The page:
As we roll into summer, the temperature and humidity are also rapidly increasing. Hot, humid days bring an increase in outdoor activities, but they also bring on a weather phenomenon that lights up the sky in streaks and makes itself known with loud booming in the distance.

Some people find thunderstorms calming, awe inspiring, and beautiful. Some people walk out onto the front porch to watch the lightning streak across the sky. I am unquestionably not one of those people. If you’ve ever had a pet that wedges itself behind or under the sofa during a thunderstorm, know that I am with them in spirit. Rationally, I know it’s likely nothing terrible will happen during your average thunderstorm, but my brain still sends out a danger alert, especially during those extra loud booms of thunder, even though the noise is the least dangerous part.

Thunderstorms and rain storms are a result of the rapid upward movement of warm and moist air, which is why they tend to happen in the summer for those in generally cooler climates and often happen in the evening as the day cools off. As that humid summer air is swept upward, it cools and condenses. The condensation of water in the atmosphere is what forms clouds, and under certain circumstances forms those giant columns of dark clouds in the sky that indicate a storm or at least a lot of rain coming your way.

When dark gray clouds take over the sky, keep an eye out for rain.

Lightning and thunder is the progression of this process. As water droplets move up and down in the cloud, smaller charged particles are moving as well. The re-arrangement of these electrons causes lightning. The accompanying noise that reminds many of drums or falling bowling pins and that we call thunder is actually just a sound created by the rapid heating of the air due to lightning passing through followed by the air quickly cooling.

Like many people, I have been out in the woods as rain and a thunderstorm begins to close in. I have found myself lying in a tent at night as the ground shook beneath me with the rumbling of thunder. While it is much harder to predict a storm’s arrival in the middle of the night, you can often tell a storm is incoming during the day if you pay attention. Keeping an eye on the sky can be just as telling as checking an app on your phone.

There are always exceptions and there are places where weather is known to change more rapidly, such as over mountains and large bodies of water. It is still good to be prepared if you plan on being outside away from a vehicle or building for a long period of time, even if it is perfectly sunny when you start out. Some days you get more warning, but even if the storm is moving quickly, there are still signs that will alert you that it might be time to find cover.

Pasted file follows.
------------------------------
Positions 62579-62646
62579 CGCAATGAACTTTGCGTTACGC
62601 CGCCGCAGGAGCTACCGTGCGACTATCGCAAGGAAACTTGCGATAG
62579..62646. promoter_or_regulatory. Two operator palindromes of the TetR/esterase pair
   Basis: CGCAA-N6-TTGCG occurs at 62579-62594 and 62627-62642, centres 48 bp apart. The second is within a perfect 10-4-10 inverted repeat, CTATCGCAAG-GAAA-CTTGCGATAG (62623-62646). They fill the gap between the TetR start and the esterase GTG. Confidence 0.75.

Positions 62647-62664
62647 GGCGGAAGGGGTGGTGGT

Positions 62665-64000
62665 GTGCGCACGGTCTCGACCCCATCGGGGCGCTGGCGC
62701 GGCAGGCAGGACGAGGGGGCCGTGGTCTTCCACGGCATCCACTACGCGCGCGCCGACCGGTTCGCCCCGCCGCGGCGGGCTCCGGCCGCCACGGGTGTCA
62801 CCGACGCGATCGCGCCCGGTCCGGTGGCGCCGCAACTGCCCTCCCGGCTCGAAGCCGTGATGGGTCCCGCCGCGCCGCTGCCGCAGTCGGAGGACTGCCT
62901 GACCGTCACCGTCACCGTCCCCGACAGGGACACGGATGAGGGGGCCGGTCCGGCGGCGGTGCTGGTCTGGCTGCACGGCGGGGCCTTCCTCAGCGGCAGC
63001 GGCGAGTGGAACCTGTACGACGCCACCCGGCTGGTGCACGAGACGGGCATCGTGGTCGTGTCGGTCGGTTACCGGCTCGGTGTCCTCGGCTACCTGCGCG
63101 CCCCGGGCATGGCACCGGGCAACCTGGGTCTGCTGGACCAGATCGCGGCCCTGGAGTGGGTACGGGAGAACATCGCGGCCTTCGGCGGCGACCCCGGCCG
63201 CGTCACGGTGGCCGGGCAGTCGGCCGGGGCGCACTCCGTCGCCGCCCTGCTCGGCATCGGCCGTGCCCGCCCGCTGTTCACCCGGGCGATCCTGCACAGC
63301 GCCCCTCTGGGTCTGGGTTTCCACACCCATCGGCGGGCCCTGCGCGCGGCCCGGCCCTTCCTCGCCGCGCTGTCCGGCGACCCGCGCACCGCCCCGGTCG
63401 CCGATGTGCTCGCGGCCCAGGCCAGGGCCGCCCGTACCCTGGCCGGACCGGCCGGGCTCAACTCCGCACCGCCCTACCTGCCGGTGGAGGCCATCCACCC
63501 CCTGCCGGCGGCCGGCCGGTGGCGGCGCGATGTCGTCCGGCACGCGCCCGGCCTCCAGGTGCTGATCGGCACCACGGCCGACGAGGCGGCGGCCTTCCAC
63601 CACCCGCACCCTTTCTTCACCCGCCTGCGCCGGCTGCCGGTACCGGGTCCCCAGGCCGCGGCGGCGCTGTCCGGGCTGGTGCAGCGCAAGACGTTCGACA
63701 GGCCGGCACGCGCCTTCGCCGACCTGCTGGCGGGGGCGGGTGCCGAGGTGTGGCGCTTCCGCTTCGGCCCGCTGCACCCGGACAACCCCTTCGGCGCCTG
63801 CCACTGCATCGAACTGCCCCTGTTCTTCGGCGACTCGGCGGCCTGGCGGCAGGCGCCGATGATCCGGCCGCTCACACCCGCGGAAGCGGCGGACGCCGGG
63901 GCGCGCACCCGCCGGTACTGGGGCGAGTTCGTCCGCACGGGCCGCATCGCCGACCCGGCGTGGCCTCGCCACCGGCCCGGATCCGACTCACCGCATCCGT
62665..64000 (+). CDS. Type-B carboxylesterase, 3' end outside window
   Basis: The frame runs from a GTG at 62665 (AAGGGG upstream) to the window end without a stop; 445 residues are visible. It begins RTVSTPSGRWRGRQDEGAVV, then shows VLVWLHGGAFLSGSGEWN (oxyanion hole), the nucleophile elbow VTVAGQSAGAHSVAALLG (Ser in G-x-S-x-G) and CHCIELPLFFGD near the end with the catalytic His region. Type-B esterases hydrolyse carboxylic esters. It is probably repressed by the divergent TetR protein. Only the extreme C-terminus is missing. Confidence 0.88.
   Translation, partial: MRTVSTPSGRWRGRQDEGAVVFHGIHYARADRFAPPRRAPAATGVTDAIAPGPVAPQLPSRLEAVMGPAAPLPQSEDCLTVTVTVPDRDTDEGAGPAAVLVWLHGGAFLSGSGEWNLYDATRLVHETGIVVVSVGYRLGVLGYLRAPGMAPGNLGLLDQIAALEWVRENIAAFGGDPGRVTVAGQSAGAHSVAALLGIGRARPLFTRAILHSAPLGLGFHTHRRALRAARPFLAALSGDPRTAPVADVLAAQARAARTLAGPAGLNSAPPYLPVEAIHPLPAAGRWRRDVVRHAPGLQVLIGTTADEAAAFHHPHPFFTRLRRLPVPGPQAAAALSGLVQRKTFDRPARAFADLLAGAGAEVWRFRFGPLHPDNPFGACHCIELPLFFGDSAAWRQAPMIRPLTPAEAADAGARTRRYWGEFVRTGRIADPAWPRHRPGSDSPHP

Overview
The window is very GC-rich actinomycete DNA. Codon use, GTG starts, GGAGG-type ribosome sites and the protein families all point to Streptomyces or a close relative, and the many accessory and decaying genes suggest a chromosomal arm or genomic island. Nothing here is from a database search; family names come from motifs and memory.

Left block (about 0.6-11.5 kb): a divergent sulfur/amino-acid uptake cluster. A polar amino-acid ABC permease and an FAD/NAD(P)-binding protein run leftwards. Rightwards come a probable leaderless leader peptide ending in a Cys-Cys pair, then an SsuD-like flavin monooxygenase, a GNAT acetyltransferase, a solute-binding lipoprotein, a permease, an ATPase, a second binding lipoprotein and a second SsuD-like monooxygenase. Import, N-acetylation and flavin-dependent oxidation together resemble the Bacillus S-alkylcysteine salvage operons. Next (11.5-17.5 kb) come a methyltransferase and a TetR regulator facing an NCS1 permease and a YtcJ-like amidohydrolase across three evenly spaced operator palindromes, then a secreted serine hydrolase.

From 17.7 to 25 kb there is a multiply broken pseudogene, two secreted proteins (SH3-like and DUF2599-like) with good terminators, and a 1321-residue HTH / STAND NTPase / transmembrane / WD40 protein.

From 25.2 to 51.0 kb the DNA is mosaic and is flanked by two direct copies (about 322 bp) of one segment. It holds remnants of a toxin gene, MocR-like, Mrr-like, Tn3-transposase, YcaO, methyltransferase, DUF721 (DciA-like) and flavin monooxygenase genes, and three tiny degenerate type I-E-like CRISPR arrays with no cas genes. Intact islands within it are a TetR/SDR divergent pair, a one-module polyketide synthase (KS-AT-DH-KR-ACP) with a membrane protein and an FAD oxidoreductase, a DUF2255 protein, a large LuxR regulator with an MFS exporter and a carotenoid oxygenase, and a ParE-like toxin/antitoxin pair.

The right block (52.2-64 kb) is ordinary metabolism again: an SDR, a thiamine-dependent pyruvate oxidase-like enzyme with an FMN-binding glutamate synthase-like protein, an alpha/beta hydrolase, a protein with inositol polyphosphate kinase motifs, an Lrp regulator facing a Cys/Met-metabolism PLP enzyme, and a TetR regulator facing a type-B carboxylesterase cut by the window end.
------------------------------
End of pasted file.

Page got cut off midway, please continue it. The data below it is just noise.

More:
What do you see when you look at these clouds?

Of course, there are a multitude of variables to take into account when predicting the weather, but you don’t have to be a meteorologist to make an educated guess about what the weather is going to be like over the next few hours. It just takes some ongoing observations, which many people are unconsciously doing their entire lives. It doesn’t matter whether you spend your days in an office in the city or find yourself working outside all day, most everyone is concerned with the precipitation and temperature that affects how they structure their day or how they dress.

Sometimes you can tell a storm is coming by the stillness of the air or a change in the wind. Clouds are an excellent indicator of precipitation and weather. The shapes, sizes, and color can alert us to impending weather. Those dark, towering cumulonimbus clouds can warn you of an incoming storm or at least heavy rain. Fluffy cumulus and wispy cirrus clouds remind us of sunny days and blue skies, although they might move on and grow to cause rain somewhere else. They are also ideal for cloud watching and imagining shapes as they float by. Watching clouds move and change shape can help us decide whether or not we need a raincoat when we next step outside or even whether we need to start turning back on the trail and heading to the car. Then again, unless you happen to be a meteorologist yourself, there are an abundance of websites, new stations and apps to help you predict when the next storm is coming.

Audubon Community Nature Center builds and nurtures connections between people and nature. ACNC is located just east of Route 62 between Warren and Jamestown. The trails are still open from dawn to dusk but Liberty, the Bald Eagle is currently off display during the construction of the Pamela A. Westrom Wildlife Habitat. You can visit her on her Facebook page. The Nature Center is partially open, including restrooms, the Blue Heron Gift Shop, and some exhibits. More information can be found online at or by calling (716) 569-2345.

Chelsea Jandreau is a Nature Educator at ACNC.